|Still a Great game, but 11 years later, its not the same||Scott G (731)|
|Acting||The quality of the actors' performances in the game (including voice acting).||3.1|
|AI||How smart (or dumb) you perceive the game's artificial intelligence to be||3.4|
|Gameplay||How well the game mechanics work (player controls, game action, interface, etc.)||3.6|
|Graphics||The quality of the art, or the quality/speed of the drawing routines||3.5|
|Personal Slant||How much you personally like the game, regardless of other attributes||3.3|
|Sound / Music||The quality of the sound effects and/or music composition||3.7|
|Story / Presentation||The main creative ideas in the game and how well they're executed||3.9|
|Overall MobyScore (14 votes)||3.5|
here for more information about MobyRank.
ToP for the GBA is a chance for players experience all over again an excellent RPG, or for players who missed out on the previous instalments to finally experience the epic RPG themselves. The graphics, music, and replay value are all of exceptional quality. The storyline and battle system will give players excitement like they have never had on the GBA. If there is one RPG that must be played on the Game Boy Advance, it is Tales of Phantasia.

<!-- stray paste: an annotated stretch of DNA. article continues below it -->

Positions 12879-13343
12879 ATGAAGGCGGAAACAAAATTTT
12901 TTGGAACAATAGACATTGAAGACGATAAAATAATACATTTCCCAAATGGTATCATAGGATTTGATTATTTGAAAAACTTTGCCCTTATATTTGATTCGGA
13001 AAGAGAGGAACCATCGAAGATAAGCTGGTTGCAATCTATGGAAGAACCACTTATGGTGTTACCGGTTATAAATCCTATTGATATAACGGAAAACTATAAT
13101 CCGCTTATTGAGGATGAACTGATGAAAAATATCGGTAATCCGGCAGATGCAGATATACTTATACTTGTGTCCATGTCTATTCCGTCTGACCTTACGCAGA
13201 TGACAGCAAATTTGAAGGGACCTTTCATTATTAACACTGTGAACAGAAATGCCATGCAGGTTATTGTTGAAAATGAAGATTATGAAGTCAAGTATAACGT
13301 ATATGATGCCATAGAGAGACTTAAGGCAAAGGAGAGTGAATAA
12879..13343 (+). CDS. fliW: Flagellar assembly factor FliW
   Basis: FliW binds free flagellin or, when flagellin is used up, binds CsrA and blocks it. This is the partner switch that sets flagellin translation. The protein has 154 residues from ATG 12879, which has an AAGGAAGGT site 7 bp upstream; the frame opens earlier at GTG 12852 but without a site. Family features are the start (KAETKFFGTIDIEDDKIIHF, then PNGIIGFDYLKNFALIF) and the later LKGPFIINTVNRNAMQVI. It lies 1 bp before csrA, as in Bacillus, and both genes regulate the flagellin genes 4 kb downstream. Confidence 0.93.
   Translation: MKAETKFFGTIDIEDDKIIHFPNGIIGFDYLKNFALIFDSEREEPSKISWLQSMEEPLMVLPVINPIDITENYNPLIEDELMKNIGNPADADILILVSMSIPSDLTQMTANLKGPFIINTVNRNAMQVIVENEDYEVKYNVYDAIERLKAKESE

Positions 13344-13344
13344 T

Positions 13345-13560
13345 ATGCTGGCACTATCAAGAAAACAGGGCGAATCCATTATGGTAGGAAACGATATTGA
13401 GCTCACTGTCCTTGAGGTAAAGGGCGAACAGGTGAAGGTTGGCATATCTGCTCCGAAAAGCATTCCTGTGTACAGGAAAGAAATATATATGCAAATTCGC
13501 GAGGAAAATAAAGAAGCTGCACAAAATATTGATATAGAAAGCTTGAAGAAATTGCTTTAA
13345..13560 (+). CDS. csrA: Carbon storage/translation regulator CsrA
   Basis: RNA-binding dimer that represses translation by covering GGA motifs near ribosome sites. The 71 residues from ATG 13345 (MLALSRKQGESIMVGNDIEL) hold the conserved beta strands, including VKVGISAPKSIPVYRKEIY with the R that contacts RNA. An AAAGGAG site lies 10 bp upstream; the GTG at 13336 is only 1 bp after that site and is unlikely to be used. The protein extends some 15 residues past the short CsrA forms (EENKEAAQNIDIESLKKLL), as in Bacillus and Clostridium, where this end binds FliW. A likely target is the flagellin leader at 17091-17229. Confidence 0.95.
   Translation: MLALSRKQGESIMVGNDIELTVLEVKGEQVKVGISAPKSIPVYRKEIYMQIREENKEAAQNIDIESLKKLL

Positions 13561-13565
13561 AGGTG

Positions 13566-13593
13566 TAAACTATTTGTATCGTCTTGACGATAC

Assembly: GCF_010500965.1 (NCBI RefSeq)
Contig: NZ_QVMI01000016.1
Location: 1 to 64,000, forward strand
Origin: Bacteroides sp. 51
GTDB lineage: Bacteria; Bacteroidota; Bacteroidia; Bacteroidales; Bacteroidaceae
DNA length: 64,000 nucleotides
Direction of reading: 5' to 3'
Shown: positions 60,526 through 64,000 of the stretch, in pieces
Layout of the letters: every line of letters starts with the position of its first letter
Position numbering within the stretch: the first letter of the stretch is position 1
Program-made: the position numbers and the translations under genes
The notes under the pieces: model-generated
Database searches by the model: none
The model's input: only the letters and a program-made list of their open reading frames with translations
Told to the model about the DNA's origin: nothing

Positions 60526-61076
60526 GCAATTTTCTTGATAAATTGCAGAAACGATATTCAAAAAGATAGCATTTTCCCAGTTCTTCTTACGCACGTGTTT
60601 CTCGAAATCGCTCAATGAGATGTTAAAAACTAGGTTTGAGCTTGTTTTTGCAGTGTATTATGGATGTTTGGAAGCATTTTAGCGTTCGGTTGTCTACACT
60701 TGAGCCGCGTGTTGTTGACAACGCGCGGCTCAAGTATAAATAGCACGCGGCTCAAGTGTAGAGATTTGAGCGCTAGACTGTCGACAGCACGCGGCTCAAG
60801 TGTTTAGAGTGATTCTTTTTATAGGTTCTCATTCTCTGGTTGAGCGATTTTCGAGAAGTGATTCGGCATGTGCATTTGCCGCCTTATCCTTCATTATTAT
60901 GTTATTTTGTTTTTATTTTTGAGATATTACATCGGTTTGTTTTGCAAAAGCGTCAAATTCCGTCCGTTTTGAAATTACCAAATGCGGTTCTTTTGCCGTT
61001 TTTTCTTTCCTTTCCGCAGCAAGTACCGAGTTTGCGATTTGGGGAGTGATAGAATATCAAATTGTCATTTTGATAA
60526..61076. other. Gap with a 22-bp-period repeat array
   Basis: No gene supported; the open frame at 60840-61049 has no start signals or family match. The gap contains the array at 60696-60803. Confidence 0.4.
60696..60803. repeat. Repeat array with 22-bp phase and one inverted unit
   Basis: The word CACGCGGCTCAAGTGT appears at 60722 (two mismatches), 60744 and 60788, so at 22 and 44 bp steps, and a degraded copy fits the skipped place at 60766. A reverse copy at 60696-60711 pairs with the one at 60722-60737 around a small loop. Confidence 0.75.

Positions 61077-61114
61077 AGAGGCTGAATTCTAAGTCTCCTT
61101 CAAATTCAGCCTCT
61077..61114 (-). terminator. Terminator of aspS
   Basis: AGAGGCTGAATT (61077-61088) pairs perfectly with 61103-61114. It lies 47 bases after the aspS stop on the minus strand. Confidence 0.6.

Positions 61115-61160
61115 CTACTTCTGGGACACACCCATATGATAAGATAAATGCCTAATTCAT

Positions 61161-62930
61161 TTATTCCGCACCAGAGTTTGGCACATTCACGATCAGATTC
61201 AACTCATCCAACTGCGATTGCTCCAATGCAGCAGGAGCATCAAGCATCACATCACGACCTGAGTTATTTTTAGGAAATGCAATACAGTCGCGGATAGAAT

Tales of Phantasia ist der perfekte Beweis dafür, dass in Sachen spielerischer Qualität manch angestaubte Werke selbst moderne Spiele in die Tasche stecken. Das Gameplay bietet selbst alten RPG-Hasen viele spielerische Feinheiten. Die Story fesselt vor allem durch ein hohes Maß an Emotionen und Dramaturgie. Lediglich die lange Eingewöhnungsphase könnte etwas abschrecken. RPG-Fans müssen zugreifen.
Ten minutes into Tales of Phantasia, you know pretty much what you’re getting into: a pleasantly involving, perfectly traditional role-playing game that sticks to all the old-school conventions that recall the glory days of hand-drawn adventures. Here, the enjoyable real-time battles continue, along with the slightly annoying restrictions and voices that come along with the presentation.
Com "Tales of Phantasia" para Game Boy Advance, finalmente os fãs do lado ocidental do globo poderão conferir a tradução oficial do título que originou uma das maiores franquias do RPG na atualidade. Apesar de ter seu charme, os dez anos do game pesam na impressão e a produção americana é mais pobre que a edição japonesa. O título tem atrativos para agradar os fãs de um bom RPG, desde que consigam tolerar os controles característicos, um pouco de dificuldade e a lentidão na progressão do enredo.